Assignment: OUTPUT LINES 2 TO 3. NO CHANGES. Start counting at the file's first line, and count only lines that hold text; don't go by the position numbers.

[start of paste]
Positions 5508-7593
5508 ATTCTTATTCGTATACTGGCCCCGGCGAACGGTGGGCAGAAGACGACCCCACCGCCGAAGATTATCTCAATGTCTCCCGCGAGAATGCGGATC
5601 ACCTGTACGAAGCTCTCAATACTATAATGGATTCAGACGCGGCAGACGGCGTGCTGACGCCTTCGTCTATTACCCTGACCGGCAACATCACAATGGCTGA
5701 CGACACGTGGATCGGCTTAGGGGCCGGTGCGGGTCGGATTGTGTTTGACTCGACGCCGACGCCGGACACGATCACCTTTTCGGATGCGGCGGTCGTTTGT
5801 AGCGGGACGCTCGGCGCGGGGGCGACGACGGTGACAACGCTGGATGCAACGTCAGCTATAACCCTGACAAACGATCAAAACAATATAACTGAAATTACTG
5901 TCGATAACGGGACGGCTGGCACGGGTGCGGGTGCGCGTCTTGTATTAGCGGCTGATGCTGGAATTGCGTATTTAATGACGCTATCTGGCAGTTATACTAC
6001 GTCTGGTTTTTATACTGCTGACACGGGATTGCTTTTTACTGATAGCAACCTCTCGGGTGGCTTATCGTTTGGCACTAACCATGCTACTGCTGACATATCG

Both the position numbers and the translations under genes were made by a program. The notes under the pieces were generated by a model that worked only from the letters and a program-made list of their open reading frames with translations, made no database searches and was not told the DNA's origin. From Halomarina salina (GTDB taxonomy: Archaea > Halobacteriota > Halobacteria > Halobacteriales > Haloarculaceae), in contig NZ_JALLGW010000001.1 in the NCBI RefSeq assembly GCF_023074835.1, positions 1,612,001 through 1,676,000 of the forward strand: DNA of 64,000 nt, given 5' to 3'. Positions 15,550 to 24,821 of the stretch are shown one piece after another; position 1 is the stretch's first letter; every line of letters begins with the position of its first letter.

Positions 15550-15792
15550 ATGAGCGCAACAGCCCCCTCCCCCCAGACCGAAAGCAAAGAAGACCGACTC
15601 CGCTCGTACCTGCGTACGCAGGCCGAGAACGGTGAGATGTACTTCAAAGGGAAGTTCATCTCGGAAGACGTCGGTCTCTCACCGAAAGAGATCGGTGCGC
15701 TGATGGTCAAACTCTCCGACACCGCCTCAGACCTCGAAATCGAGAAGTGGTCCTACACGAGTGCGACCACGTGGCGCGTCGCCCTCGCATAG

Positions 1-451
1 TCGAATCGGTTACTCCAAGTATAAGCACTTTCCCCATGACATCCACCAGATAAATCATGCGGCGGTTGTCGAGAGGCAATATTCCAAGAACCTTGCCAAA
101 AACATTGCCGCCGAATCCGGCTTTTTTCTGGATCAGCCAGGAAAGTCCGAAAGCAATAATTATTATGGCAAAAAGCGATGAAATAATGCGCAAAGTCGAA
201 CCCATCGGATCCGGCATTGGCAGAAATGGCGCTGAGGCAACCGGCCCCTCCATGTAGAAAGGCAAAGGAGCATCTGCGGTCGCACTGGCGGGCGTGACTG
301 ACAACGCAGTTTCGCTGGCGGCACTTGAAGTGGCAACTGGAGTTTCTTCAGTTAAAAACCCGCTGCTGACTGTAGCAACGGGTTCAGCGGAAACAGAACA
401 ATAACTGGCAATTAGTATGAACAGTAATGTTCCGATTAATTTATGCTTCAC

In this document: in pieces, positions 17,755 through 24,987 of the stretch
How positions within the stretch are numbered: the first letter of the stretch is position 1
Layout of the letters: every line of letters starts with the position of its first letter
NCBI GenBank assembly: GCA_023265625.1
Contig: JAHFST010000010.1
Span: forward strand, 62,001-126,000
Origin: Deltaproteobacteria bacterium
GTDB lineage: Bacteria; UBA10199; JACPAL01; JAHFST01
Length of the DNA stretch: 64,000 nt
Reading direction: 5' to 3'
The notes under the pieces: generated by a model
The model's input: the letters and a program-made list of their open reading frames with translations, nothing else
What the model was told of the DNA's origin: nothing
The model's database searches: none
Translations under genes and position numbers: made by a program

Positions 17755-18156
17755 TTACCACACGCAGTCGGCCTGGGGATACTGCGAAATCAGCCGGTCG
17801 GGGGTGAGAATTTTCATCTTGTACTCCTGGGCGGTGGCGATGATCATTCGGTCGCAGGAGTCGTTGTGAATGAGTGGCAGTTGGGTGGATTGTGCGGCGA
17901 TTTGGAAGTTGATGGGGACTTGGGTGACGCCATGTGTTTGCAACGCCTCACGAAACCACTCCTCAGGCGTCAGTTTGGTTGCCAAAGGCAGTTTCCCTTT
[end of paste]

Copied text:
5508 ATTCTTATTCGTATACTGGCCCCGGCGAACGGTGGGCAGAAGACGACCCCACCGCCGAAGATTATCTCAATGTCTCCCGCGAGAATGCGGATC
5601 ACCTGTACGAAGCTCTCAATACTATAATGGATTCAGACGCGGCAGACGGCGTGCTGACGCCTTCGTCTATTACCCTGACCGGCAACATCACAATGGCTGA